Misses costumes. For dancing or just lounging around the palace, styles based on traditional Indian clothing. 2006.
Men's fantasy pirate costume. Includes a coat, two waistcoat variations, shirts, cravat and pants. For fantasy pirate wear this one isn't too bad. The coat is nicely styled, the shirt is almost 18th century as are the waistcoats. Even the pants have a nice period front flap.
Misses' medievaloid fantasy dress in 3 variations. Princess cut, loosely based on the recent Lord of the Rings movies.
Misses' fantasy gypsy or harem girl costume. Harem pants, two skirt variations, a blouse, two vests and other accessories. Nice starter set for dancers, or those who just want to dress like one.
Renaissance Faire. Misses costume bodices in 3 variations, chemise, bumroll, skirt and overskirt. For what it attempts to do, it does very well: this is strictly Ren-fest clothing. Basic skirt, bumroll, and modern/fantasy handkerchief overskirt. The chemise/blouse is short sleeved and has an off-the-shoulder variation. Watch out for sunburn. The yardage given for the skirts looks ok, but the pictures look like it could use another panel width added in. If you want to aim this in a historical direction draft out the darts and go with bodice view C, the plain one, or modify the peplum tabs in A to be a little shorter. View B with the skirted peplum is more of a 17th century style, though the fabric loops are a nice alternative to metal lacing grommets. Lengthen the blouse sleeves and don't use the ribbon ties at the elbow. The jewelry in view A is just wrong.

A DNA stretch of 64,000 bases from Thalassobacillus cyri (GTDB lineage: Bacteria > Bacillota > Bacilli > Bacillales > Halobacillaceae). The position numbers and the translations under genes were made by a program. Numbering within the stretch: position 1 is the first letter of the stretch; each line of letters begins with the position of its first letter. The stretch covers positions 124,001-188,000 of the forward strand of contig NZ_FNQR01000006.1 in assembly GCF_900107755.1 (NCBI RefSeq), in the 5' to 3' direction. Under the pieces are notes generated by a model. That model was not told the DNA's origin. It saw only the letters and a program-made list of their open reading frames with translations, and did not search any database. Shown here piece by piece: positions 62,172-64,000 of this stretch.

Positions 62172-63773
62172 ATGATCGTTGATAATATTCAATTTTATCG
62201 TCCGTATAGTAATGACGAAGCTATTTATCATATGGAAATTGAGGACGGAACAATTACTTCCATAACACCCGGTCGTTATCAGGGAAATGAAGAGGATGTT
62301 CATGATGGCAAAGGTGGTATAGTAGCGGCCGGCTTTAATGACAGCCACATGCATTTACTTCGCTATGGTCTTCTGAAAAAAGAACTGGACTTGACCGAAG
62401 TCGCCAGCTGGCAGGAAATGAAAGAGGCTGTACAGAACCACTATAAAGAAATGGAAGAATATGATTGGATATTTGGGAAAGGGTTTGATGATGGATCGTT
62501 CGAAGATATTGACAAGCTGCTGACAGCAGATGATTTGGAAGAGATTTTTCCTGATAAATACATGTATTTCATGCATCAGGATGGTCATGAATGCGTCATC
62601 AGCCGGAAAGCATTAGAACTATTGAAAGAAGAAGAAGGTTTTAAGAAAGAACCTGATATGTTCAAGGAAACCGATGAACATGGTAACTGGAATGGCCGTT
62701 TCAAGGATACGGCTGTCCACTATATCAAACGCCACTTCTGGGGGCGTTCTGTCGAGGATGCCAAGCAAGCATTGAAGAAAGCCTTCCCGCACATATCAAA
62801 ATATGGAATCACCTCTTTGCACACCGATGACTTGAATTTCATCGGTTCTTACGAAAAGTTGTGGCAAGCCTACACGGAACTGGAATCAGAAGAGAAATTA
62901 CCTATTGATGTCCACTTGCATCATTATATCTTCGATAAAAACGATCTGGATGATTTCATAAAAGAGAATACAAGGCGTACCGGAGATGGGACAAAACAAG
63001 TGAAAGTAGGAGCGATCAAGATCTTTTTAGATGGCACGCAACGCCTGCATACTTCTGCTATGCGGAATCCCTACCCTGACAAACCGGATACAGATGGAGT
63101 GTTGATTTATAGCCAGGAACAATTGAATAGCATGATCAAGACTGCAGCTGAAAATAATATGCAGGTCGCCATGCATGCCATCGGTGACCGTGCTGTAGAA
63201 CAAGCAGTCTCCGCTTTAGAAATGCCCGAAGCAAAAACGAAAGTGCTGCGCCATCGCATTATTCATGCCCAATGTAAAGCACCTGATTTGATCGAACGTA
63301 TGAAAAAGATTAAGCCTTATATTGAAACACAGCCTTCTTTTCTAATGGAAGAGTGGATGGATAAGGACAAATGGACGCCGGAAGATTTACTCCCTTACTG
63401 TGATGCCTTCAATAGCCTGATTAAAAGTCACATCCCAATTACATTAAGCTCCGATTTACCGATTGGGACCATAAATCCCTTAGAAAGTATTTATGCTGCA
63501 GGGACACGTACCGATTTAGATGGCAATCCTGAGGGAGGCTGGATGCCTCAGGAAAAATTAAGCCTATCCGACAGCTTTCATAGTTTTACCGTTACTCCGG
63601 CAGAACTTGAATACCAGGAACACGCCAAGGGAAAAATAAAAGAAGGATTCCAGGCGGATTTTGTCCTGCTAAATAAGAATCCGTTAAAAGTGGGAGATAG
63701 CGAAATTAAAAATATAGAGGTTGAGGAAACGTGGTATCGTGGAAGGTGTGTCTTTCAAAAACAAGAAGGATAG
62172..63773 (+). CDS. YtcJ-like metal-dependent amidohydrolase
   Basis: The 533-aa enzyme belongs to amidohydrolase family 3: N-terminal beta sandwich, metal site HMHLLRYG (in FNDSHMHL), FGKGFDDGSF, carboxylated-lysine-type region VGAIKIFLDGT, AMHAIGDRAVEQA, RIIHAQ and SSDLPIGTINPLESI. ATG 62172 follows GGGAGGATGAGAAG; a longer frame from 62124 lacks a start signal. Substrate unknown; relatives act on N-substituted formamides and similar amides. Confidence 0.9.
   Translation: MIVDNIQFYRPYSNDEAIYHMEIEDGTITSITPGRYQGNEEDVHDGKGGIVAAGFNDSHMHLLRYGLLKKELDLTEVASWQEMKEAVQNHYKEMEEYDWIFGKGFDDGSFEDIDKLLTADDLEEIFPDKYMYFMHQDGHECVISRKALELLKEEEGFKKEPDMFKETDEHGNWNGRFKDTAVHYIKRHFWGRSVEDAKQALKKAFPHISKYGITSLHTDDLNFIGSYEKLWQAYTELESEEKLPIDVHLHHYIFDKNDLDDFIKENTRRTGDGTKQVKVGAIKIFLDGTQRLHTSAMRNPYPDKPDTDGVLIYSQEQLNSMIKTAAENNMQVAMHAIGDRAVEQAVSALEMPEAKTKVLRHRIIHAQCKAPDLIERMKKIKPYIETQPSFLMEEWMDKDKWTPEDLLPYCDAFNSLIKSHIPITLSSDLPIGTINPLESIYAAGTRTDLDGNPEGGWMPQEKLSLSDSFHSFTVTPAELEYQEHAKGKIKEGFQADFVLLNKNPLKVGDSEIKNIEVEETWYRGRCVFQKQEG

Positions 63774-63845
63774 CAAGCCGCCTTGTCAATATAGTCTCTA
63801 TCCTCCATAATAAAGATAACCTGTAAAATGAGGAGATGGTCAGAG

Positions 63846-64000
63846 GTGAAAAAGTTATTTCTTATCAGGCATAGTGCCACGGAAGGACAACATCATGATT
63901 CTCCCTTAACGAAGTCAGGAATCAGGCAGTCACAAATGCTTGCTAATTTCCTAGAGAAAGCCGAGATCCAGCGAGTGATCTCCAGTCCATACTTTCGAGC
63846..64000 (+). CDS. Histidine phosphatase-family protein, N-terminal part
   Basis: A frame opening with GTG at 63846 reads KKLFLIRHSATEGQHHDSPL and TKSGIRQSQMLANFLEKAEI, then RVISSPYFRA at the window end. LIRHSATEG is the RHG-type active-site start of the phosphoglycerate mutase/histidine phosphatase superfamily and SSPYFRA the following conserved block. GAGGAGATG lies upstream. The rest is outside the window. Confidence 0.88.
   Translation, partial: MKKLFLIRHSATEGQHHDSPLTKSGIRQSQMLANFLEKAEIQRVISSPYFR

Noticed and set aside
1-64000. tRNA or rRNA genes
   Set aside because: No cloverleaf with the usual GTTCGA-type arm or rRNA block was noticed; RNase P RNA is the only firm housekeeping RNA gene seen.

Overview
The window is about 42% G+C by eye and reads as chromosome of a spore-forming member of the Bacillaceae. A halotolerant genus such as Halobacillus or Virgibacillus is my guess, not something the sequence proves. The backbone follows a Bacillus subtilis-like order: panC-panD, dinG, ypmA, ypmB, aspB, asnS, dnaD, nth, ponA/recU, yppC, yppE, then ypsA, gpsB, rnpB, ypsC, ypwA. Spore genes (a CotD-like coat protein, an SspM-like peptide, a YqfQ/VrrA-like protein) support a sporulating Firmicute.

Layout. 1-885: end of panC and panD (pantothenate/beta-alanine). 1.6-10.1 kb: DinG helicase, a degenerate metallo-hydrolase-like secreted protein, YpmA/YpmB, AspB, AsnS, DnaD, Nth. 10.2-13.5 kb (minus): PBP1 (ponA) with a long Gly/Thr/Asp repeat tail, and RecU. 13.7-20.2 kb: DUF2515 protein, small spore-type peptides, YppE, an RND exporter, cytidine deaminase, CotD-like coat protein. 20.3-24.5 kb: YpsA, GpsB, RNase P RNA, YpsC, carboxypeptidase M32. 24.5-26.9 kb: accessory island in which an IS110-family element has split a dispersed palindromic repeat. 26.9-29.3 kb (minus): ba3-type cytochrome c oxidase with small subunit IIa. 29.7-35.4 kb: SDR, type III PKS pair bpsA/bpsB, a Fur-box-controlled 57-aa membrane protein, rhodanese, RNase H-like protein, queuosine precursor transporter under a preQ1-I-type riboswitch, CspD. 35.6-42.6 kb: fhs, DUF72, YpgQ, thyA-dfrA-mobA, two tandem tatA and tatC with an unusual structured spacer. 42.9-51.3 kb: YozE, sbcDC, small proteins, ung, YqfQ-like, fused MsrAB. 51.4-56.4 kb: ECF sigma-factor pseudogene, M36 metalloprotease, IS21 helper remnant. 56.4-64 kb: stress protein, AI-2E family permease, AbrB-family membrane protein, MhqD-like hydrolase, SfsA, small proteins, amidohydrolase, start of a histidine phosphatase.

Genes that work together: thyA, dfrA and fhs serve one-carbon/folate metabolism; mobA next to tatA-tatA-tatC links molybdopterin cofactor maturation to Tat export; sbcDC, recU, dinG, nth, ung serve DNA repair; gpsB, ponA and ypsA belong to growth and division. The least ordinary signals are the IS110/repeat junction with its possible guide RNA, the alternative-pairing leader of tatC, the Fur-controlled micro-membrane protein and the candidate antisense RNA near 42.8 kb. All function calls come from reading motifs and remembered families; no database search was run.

Romantic Reminiscences. Full length cloak patterns in 3 variations. Historically inspired and suitable for most events except true recreations.
Unisex cloaks and tunics based on the costumes from Star Wars. Completely science fiction, but the cloak might be nice since it has sleeves.
Celtic. Basic set of shirt, leggings, kilt, cap, and pouch for a Scottish-looking outfit. Unfortunately the shirt isn't volumnous enough to imitate a leine, while still giving you those sleeves that drag in your food. The leggings and drapes just look silly. The "kilt" is the modern "small" version and is nothing more than a length of fabric gathered into a waistband as in my skirt instructions. If you must buy this one don't pay full price. You're better off with one of the other patterns with a nicer shirt and the same drawstring pants.
Cape, tunic, and hat. Lots of fun mix-and-match fantasy costumes to add to your wardrobe. A simple tunic in two lengths, a full sleeved robe with or without a hood, a wizard's hat, and two lengths of hooded capes. Though not shown the yoke styling offers you options for creative fabric coordinating. This manufacturer's version of the men's costumes in Lord of the Rings.
Medieval fantasy. A lovely collection of classic princess-seamed dresses with sleeve and collar variations. This manufacturer's version of the women's costumes in Lord of the Rings.
Lovely selection of historical inspired mix and match fantasy costume pieces for Renaissance Faire wear. Has Simplicity figured out its customer base, or what? Blouse with two neckline and two sleeve variations, skirt, two overskirts, corset with two necklines, scarf, headpiece, veil, and purse with trim variations. The corset is nicely done with boning in casings at the seam lines. Test fit it, because you will probably want to take in the waist.
Discontinued Simplicity Patterns
All text and artwork copyright 1990 - 2005 D. Duperault. Pattern images used on this page belong to their respective manufacturers and are used for review purposes only. NOTHING on this site may be reproduced or distributed by any means without my written permission. This information offered in good faith, and worth only what you paid for it.